My cavalry of course went out on the extreme left and I brought up my veteran and fanatic warbands closely behind in the centre to support either or both the cavalry and spearmen ahead.

The view along the German line from their right flank, following deployment

Greg similarly advanced both his cavalry down his extreme right, but with marshy ponds in front of his deployment area was forced to come forward against my cavalry one unit at a time on the narrow pass offering firm footing which I was keen to defend in as I could avoid fighting at two to one.

In the end my Germans beat the Roman auxiliary cavalry to the punch and managed to damage them heavily, with Greg deciding to swing his Barbarian Ally cavalry towards the Roman centre in support of his Javelin Men, which similarly got caught by my Spearmen Warband as they skirmished next to the Scorpion.

Close combat starting to accumulate the fatigue with four points on the German warband as they go toe-to-toe with Roman Auxiliaries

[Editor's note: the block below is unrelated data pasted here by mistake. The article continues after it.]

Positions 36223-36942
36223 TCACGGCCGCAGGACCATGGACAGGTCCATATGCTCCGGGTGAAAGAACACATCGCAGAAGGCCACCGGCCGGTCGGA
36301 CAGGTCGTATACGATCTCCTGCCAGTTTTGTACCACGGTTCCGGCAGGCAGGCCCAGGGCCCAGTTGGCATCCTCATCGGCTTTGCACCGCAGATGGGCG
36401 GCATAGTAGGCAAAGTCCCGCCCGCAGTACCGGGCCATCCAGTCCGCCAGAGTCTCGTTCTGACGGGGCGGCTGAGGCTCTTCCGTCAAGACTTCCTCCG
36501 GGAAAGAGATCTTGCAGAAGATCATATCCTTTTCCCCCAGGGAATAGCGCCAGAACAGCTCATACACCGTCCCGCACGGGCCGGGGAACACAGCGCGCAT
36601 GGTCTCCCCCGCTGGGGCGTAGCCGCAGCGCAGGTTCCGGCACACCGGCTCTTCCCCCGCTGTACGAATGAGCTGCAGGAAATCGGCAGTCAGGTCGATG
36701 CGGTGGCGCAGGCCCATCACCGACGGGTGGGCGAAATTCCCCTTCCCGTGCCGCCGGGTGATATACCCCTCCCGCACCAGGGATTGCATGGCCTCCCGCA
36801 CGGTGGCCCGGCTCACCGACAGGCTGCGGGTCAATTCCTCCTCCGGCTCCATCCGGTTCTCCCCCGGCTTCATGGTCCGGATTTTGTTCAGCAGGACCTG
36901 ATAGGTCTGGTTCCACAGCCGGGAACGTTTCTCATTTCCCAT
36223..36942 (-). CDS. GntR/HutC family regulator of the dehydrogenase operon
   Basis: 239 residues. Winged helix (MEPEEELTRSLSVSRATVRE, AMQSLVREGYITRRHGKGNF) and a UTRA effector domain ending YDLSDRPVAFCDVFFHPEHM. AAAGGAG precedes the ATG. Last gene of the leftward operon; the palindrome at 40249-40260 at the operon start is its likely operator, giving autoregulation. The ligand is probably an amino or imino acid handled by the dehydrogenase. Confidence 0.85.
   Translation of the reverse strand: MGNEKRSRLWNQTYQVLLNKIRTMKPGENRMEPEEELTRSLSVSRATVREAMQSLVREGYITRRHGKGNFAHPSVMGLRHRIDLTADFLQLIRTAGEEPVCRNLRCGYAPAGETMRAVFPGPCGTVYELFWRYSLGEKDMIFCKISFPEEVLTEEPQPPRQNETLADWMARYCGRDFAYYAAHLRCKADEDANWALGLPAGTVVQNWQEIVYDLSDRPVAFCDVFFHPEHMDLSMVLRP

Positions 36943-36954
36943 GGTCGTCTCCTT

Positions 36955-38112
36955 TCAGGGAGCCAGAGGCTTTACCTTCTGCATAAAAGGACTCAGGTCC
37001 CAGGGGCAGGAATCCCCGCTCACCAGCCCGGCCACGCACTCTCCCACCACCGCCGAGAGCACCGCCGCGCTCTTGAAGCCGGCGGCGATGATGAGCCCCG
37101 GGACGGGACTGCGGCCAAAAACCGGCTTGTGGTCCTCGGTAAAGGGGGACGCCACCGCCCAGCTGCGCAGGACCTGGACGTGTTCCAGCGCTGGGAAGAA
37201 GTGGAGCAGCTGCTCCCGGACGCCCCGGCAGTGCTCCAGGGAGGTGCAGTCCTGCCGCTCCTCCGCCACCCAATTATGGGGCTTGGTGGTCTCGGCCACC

As most of us playing were using CoS for the first time we were all keen to push the rules to the maximum to see what could happen, so missile fire and charges were flying in with 'gay abandon', and units started to melt in the heat of battle.

The game produces interesting decision points for players knowing when to push on after a successful round of melee for instance and perhaps push the opposition to breaking point with another round, or to hold back and look to recover incurred fatigue before pushing in again in the next round with the hope of winning the initiative to get that guaranteed first strike.

The Javelin Men add their missiles in support of the Scorpio bolts
Thus the melee battles can be quite interesting little battles within the much wider contest and if carefully managed can enable an opponent to be rolled back in a grinding attack.

Roman Legionaries and Auxiliaries having a hard day in the centre